Flash Boys - Making Millions off HFT

A book on High Frequency Trading by Michael Lewis.
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Flash Boys is a book written by Michael Lewis that covers in great detail the history and mechanics of the highly lucrative and legal process of High Frequency Trading (HFC). In short, stock market traders take advantage of the digital aspect of the stock market to make micro-second trades (buy and sell) to profit off your trade. A over-simplified analogy is a marathon where one opponent built a straight path from start to finish and only he could run on it (oh and he also found a way to gaurantee he's the first one out the gate)! Below are some of my notes from the Flash Boys, but rest assured the book goes into much deeper detail:

  1. Ronan's history in the telecom industry (MCI, Qwest, Level 3) gave him the technological background on communications.
  2. Latency is the time between when a signal is sent and received and can be affected by the hardware, the fiber optic cable, and the code. And the length of the fiber optic cable effects latency. Ronan figured out that if he moved the office from Kansas City to Nutley, New Jersey, latency went 43 milliseconds to 3.8 milliseconds. It gets to the point where customers are interested in where their hardware is location in the building, as customers were willing to pay to relocate their hardware closer to the pipe that exited the building (all for a shorter route) to gain an advantage over others in the same building. Stock exchanges then realized they could charge millions for customers to be located inside the stock market. Ronan soon became the expert in proximity, aka "co-location".
  3. Customers soon began asking about data switch speeds (and it went from 150 microseconds to 1.2 microsecond per trade). The type of glass that most efficiently conveyed light signals through fiber optic cable became important.
  4. Brad Katsuyama at RBC then offered him a finance job on the trading floor at a pay cut to his previous job, and without knowing the basics of trading. Brad and Ronan collaborated to figure out fundamentals of HFC and built out their own network of fiber network to exchanges that they could then control timing to the various exchanges. They then went out to explain the details to over 500 professional stock investors, who collectively controlled many trillions of dollars. They were pissed that their Wall Street Firms had failed to protect them, but very few transferred services to RBC. But after a few "flash crashes", RBC began gaining influence as more brokers picked up on what was happening. RBC soon raced to the top of list that banks used to determine their ranking with peers. Brad Katsuyama found he was an expert in a field that required honest change.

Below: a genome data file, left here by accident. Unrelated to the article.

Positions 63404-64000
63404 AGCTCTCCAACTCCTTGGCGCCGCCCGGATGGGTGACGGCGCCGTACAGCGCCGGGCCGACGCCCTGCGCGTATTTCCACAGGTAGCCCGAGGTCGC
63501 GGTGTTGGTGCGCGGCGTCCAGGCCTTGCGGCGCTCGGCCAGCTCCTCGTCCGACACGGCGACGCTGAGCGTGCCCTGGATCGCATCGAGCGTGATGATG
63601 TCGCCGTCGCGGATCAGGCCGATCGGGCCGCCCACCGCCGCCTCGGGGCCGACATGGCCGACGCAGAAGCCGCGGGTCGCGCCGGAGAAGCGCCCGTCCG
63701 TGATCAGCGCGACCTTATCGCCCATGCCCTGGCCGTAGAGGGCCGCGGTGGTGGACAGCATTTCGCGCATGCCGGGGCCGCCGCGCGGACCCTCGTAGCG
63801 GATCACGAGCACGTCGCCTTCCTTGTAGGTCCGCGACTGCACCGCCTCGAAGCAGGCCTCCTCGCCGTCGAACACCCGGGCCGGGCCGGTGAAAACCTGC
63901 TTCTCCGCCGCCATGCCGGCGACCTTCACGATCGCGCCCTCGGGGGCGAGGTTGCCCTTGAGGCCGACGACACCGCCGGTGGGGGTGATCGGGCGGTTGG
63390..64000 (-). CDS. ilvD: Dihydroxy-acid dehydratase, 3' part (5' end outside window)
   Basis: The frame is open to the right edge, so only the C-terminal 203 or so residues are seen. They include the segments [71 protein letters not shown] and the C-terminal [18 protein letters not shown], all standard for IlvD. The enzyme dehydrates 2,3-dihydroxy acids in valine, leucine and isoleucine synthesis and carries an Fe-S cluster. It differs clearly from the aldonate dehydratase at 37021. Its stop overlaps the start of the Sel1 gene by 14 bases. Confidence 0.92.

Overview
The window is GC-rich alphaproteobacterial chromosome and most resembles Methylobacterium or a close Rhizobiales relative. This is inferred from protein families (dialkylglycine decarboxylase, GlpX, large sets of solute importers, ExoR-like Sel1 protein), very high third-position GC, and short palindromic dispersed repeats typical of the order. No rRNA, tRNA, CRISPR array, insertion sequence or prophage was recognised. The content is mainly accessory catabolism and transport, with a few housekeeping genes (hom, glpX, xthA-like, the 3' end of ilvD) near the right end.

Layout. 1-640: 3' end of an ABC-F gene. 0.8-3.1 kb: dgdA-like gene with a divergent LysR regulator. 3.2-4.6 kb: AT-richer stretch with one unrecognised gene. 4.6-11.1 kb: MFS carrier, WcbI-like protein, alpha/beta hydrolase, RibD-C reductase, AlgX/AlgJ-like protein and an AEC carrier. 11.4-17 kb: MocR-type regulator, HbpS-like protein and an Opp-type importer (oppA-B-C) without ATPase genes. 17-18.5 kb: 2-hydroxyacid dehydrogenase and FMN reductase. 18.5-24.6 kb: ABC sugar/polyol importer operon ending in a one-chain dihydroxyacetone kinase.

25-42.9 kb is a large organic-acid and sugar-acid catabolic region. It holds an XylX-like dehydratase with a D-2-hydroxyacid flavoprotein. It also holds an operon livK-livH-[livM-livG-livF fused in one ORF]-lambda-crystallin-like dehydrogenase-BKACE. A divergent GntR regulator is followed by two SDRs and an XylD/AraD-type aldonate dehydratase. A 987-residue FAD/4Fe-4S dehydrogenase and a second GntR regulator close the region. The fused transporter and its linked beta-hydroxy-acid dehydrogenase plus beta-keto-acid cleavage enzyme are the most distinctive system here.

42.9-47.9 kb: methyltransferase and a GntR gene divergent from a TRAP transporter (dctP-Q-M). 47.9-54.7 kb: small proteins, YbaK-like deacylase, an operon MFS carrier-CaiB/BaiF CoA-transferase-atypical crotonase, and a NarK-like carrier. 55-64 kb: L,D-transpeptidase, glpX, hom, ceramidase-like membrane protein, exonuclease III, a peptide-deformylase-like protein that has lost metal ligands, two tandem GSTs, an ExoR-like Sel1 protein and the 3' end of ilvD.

5. RBC (Brad and upper management) met with the  SEC's Division of Trading and Markets staff to discuss what they found from Thor. The staff members were divide on supporting HFT and supporting RBC. Afterwards, RBC conducted a study that showed since 2007, 200 SEC staffers had left their government jobs to work for HFT firms and firms that lobbied Washington.
  6. In 2005, 25% of trades are by HFT firms. By 2008, 65% of trades are by HFT firms.
  7. Flash Boys then delves into the story of Sergey Aleynikov, an educated Russians who immigrated to America, and eventually ended up working for Goldman Sachs with a starting salary of $270,000. His job was to improve Goldman Sachs HFT algorithms. He had band aid fix their huge system, and by the time he left, was placed under arrest by the FBI (tipped off by Goldman Sachs) for stealing computer code. After a signed confession, and sentenced to 8 years in federal prison.
  8. As Brad got investor money to build his own exchange, he hired a team of talented engineers and salespeople. The engineers had to decode the various types of orders and figure out how they benefited HFT. Other than common orders like limit or market order, there were other kinds like 'Post-Only, Hide Not Slide'. Their goal was to eliminate any advantage that HFT were exploiting. What Brad created was IEX, essentially a Dark Pool, but with all rules exposed and fair. Even before IEX opened for the first time, large investors began to discredit IEX by saying they were owned by HFT. When IEX launched, they would need 40-50 million shares a day to cover costs. On the first day, they traded 586,000 shares. Their first full week was 12 million. It wasn't until Goldman Sachs began trading that they hit huge volume, and it was fair (midpoint).  
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